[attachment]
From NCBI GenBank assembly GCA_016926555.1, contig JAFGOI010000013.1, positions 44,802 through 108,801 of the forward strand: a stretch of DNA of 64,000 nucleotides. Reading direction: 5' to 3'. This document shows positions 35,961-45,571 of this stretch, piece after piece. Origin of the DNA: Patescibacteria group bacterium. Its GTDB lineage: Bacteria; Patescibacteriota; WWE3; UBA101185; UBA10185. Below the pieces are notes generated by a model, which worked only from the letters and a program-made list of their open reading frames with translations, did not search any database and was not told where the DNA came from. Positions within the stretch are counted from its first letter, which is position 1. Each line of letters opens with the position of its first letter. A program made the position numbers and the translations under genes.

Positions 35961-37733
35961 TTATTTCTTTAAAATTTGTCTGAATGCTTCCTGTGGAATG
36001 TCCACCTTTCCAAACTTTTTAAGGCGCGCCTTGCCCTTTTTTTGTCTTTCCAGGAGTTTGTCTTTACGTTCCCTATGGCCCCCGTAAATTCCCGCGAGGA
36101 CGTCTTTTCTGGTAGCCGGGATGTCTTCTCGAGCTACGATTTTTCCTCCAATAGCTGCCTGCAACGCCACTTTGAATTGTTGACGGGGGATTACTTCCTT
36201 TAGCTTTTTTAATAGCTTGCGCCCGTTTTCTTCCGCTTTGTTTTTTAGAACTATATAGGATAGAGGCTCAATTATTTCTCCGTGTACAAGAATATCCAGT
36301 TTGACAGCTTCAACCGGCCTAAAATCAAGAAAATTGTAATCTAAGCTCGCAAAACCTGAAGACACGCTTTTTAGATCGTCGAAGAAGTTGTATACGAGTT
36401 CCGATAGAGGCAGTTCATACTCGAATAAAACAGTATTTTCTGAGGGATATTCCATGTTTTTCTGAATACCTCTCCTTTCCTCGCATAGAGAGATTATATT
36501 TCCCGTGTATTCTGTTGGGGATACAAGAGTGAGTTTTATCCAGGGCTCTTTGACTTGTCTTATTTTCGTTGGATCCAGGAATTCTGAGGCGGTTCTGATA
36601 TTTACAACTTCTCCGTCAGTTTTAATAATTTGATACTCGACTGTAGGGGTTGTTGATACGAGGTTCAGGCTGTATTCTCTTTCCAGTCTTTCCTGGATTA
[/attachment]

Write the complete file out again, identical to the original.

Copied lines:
From NCBI GenBank assembly GCA_016926555.1, contig JAFGOI010000013.1, positions 44,802 through 108,801 of the forward strand: a stretch of DNA of 64,000 nucleotides. Reading direction: 5' to 3'. This document shows positions 35,961-45,571 of this stretch, piece after piece. Origin of the DNA: Patescibacteria group bacterium. Its GTDB lineage: Bacteria; Patescibacteriota; WWE3; UBA101185; UBA10185. Below the pieces are notes generated by a model, which worked only from the letters and a program-made list of their open reading frames with translations, did not search any database and was not told where the DNA came from. Positions within the stretch are counted from its first letter, which is position 1. Each line of letters opens with the position of its first letter. A program made the position numbers and the translations under genes.

Positions 35961-37733
35961 TTATTTCTTTAAAATTTGTCTGAATGCTTCCTGTGGAATG
36001 TCCACCTTTCCAAACTTTTTAAGGCGCGCCTTGCCCTTTTTTTGTCTTTCCAGGAGTTTGTCTTTACGTTCCCTATGGCCCCCGTAAATTCCCGCGAGGA
36101 CGTCTTTTCTGGTAGCCGGGATGTCTTCTCGAGCTACGATTTTTCCTCCAATAGCTGCCTGCAACGCCACTTTGAATTGTTGACGGGGGATTACTTCCTT
36201 TAGCTTTTTTAATAGCTTGCGCCCGTTTTCTTCCGCTTTGTTTTTTAGAACTATATAGGATAGAGGCTCAATTATTTCTCCGTGTACAAGAATATCCAGT
36301 TTGACAGCTTCAACCGGCCTAAAATCAAGAAAATTGTAATCTAAGCTCGCAAAACCTGAAGACACGCTTTTTAGATCGTCGAAGAAGTTGTATACGAGTT
36401 CCGATAGAGGCAGTTCATACTCGAATAAAACAGTATTTTCTGAGGGATATTCCATGTTTTTCTGAATACCTCTCCTTTCCTCGCATAGAGAGATTATATT
36501 TCCCGTGTATTCTGTTGGGGATACAAGAGTGAGTTTTATCCAGGGCTCTTTGACTTGTCTTATTTTCGTTGGATCCAGGAATTCTGAGGCGGTTCTGATA
36601 TTTACAACTTCTCCGTCAGTTTTAATAATTTGATACTCGACTGTAGGGGTTGTTGATACGAGGTTCAGGCTGTATTCTCTTTCCAGTCTTTCCTGGATTA